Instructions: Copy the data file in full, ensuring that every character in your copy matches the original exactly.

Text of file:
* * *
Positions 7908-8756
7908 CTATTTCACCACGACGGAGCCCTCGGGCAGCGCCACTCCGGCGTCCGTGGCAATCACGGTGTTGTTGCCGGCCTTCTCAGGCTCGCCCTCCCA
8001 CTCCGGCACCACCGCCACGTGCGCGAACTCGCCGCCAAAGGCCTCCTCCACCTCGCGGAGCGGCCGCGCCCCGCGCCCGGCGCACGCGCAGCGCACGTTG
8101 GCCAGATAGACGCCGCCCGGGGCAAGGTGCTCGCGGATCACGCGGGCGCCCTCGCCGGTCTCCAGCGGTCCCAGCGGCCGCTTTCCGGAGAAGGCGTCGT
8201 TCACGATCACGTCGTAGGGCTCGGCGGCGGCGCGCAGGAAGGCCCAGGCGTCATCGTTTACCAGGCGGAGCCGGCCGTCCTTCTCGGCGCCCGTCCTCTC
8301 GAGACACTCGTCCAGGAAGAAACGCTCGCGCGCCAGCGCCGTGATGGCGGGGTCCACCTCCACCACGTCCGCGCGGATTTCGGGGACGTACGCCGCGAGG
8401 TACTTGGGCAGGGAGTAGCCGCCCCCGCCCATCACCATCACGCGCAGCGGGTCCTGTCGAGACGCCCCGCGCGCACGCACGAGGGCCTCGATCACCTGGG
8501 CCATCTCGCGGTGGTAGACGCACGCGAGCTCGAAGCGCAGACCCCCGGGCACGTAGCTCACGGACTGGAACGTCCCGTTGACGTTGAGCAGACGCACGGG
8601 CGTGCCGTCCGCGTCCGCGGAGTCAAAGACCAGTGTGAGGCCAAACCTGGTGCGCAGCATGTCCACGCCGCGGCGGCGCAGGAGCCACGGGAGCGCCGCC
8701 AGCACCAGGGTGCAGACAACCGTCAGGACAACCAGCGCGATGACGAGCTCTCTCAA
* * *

Positions 7908-8756
7908 CTATTTCACCACGACGGAGCCCTCGGGCAGCGCCACTCCGGCGTCCGTGGCAATCACGGTGTTGTTGCCGGCCTTCTCAGGCTCGCCCTCCCA
8001 CTCCGGCACCACCGCCACGTGCGCGAACTCGCCGCCAAAGGCCTCCTCCACCTCGCGGAGCGGCCGCGCCCCGCGCCCGGCGCACGCGCAGCGCACGTTG
8101 GCCAGATAGACGCCGCCCGGGGCAAGGTGCTCGCGGATCACGCGGGCGCCCTCGCCGGTCTCCAGCGGTCCCAGCGGCCGCTTTCCGGAGAAGGCGTCGT
8201 TCACGATCACGTCGTAGGGCTCGGCGGCGGCGCGCAGGAAGGCCCAGGCGTCATCGTTTACCAGGCGGAGCCGGCCGTCCTTCTCGGCGCCCGTCCTCTC
8301 GAGACACTCGTCCAGGAAGAAACGCTCGCGCGCCAGCGCCGTGATGGCGGGGTCCACCTCCACCACGTCCGCGCGGATTTCGGGGACGTACGCCGCGAGG
8401 TACTTGGGCAGGGAGTAGCCGCCCCCGCCCATCACCATCACGCGCAGCGGGTCCTGTCGAGACGCCCCGCGCGCACGCACGAGGGCCTCGATCACCTGGG
8501 CCATCTCGCGGTGGTAGACGCACGCGAGCTCGAAGCGCAGACCCCCGGGCACGTAGCTCACGGACTGGAACGTCCCGTTGACGTTGAGCAGACGCACGGG
8601 CGTGCCGTCCGCGTCCGCGGAGTCAAAGACCAGTGTGAGGCCAAACCTGGTGCGCAGCATGTCCACGCCGCGGCGGCGCAGGAGCCACGGGAGCGCCGCC
8701 AGCACCAGGGTGCAGACAACCGTCAGGACAACCAGCGCGATGACGAGCTCTCTCAA